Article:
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UGA overdose should be warning, cops say

Wednesday, April 9, 2014 12:20 PM
Last updated 4:11 PM
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ATHENS, Ga. -- Authorities on Wednesday said a 21-year-old University of Georgia student found dead in his East Campus Village dorm room three months ago died from an accidental drug overdose.


After an autopsy did not yield immediate answers, the state Medical Examiner’s Office and the Clarke County Coroner concluded from interviews, the results of toxicology tests and other evidence that David Peacock Braun died from a lethal dose of fentanyl.

UGA police said in a media release on Wednesday that use of the pain-killing drug is on the increase and warned students about its potential hazards.

“The University of Georgia Police Department would like to remind everyone of the dangers of using any illegal substances,” the media release noted. “The use of such substances has the potential to cause serious harm, up to and including death. In the last year, many areas around the country have seen an upswing in fentanyl-related overdoses, with the University of Georgia population experiencing several very similar incidents in recent months.”

Fentanyl is often mixed with heroin and shares the same biological effects as that drug, according to police. Fentanyl is known to be 50 to 100 times more potent that morphine, which is believed to be a factor in accidental overdose related deaths associated with the drug when mixed with heroin, police said.

UGA police said they found Braun in his locked room at Vandiver Hall the evening of Jan. 14 after his suitemates alerted housing officials that Braun hadn’t been seen for several days. Officers responded to the East Campus Village and used a key to enter the room in which they found the deceased Marietta computer science major.

UGA police used the tragedy as an opportunity to remind student of the dangers associated with illegal drug use.

“Aside from being against the law, engaging is such activity increases an individual’s chances of becoming the victim of other crimes associated with purchasing and using such substances,” police said. “There is also no certainty of what you are ingesting when you obtain such substances. The use of illegal substances carries the risk of physical harm or death, which is greatly increased when substances are mixed.”

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Little Lamb
56890
Points
Little Lamb 04/09/14 - 05:24 pm
1
0
What Kind?

Is fentanyl a street drug or a pharmaceutical drug?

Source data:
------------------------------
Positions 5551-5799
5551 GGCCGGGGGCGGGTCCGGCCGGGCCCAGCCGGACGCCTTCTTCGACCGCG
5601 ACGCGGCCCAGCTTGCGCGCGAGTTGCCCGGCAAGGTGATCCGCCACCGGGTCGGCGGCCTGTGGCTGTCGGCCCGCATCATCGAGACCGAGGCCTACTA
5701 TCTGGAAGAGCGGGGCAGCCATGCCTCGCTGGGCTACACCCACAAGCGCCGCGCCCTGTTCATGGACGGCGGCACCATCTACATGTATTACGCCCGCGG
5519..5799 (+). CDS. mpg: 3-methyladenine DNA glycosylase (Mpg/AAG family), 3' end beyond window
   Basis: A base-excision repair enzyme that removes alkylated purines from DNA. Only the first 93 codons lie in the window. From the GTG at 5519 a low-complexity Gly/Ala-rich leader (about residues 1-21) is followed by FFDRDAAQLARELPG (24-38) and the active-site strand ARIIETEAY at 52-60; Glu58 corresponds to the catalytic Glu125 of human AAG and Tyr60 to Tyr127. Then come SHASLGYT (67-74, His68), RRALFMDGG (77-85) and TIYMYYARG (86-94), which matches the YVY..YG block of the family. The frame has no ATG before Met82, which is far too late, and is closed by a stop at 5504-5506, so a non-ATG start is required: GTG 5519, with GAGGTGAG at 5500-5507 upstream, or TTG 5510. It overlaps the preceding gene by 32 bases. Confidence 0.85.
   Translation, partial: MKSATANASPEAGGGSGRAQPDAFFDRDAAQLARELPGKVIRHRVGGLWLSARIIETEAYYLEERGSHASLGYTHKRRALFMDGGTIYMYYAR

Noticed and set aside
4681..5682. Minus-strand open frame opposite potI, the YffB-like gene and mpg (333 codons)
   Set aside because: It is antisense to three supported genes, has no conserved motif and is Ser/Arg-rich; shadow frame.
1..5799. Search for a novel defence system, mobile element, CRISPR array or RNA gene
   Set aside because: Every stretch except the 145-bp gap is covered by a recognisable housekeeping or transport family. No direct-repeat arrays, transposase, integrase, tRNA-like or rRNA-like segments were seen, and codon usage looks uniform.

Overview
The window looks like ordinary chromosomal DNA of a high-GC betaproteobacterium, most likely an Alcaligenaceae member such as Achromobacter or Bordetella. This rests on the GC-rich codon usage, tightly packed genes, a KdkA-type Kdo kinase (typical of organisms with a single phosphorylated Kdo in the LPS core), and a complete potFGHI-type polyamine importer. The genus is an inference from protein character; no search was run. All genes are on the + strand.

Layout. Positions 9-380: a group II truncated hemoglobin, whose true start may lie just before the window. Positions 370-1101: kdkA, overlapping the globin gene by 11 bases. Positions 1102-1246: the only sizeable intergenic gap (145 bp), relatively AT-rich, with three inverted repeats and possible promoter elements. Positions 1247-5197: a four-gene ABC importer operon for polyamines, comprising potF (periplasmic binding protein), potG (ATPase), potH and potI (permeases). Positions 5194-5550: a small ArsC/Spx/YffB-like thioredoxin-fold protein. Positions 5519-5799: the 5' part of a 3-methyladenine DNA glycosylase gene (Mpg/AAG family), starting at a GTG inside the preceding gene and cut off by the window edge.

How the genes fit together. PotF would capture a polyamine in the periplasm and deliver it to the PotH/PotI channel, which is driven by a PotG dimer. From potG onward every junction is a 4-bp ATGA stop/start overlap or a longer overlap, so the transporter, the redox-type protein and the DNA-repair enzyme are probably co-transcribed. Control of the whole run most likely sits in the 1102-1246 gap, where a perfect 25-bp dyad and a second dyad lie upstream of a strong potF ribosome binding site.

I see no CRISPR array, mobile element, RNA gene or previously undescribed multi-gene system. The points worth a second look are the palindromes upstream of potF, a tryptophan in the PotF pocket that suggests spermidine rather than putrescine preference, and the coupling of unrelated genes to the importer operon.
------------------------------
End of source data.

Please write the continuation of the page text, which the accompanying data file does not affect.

Truth Matters
11317
Points
Truth Matters 04/09/14 - 07:47 pm
1
1
Sounds like a promising life

Sounds like a promising life was cut short. Condolences to the family.

This allows me to advocate again for drug testing of college students if they receive HOPE SCHOLARSHIP OR GRANT.

If state legislators see the merit in mandating testing for Food Stamp recipients, then the same can be argued for college students on HOPE.

oldredneckman96
5115
Points
oldredneckman96 04/09/14 - 11:25 pm
1
0
Dope
Unpublished

I will continue to say, put all convicted drug dealers in jail for life. If there is no one to sell the dope, then no one will be able to buy dope. I know it sounds too simple but, in countries that eliminate drug dealers there is no drug problem. Who do you want to have in society, a drug dealer or college student?

corgimom
51736
Points
corgimom 04/10/14 - 07:11 am
0
0
LL, fentanyl is a

LL, fentanyl is a pharmaceutical drug, it's usually prescribed for people that have severe pain issues, like somebody who has terminal cancer or who has serious injuries. It is so powerful that it isn't routinely prescribed, somebody has to be pretty bad off to get it.

Airman
3823
Points
Airman 04/10/14 - 07:16 am
0
0
Little Lamb

Fentenyl is pharmaceutial; it is used in the patch form mostly for pain management for people with cancer etc. I was on the strongest does available for years when I became immune to the dosage. It is designed for 72 hour use, my doctor had me changing it every 48. I am now on Avinza, extend relief morphine capsules, they control the pain and now I have my life back after years in a fog. Everyone has noticed the change in me so I did more research and learned that people are breaking in to nursing homes at night stealing the patches off patients. The addiction is that bad. Google it and it will scare the hell out of you

Little Lamb
56890
Points
Little Lamb 04/10/14 - 08:09 am
0
0
Thanks

Thanks for the info. I was asking because of the last paragraph of the story, where the police spokesman said, “There is also no certainty of what you are ingesting when you obtain such substances.”

If you steal someone's fentanyl, you would know what you are ingesting.

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